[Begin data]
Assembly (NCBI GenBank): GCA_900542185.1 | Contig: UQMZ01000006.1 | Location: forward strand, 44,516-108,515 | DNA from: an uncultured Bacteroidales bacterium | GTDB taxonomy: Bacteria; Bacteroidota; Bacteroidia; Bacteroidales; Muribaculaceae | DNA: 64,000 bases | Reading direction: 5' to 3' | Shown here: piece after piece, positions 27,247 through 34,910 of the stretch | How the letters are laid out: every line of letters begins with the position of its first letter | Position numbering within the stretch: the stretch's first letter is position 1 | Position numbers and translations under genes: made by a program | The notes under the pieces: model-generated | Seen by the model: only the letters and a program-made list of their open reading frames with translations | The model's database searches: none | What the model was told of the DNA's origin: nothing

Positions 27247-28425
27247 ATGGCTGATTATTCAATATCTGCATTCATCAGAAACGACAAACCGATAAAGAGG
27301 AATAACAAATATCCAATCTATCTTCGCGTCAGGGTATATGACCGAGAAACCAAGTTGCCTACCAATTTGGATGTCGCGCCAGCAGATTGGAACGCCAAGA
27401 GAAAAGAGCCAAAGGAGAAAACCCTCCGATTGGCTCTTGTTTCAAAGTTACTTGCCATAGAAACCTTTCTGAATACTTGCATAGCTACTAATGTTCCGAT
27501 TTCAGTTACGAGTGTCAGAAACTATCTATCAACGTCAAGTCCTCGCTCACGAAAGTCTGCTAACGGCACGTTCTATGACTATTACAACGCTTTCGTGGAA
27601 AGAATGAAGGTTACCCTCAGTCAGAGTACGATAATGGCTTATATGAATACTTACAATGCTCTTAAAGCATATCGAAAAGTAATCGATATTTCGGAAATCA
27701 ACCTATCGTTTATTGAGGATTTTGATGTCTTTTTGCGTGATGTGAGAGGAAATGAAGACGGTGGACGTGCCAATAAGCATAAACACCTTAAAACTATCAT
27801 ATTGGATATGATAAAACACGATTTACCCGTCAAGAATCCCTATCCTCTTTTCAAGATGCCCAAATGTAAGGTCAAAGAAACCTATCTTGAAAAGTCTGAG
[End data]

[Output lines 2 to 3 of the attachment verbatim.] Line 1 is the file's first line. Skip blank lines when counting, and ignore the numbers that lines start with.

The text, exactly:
Positions 27247-28425
27247 ATGGCTGATTATTCAATATCTGCATTCATCAGAAACGACAAACCGATAAAGAGG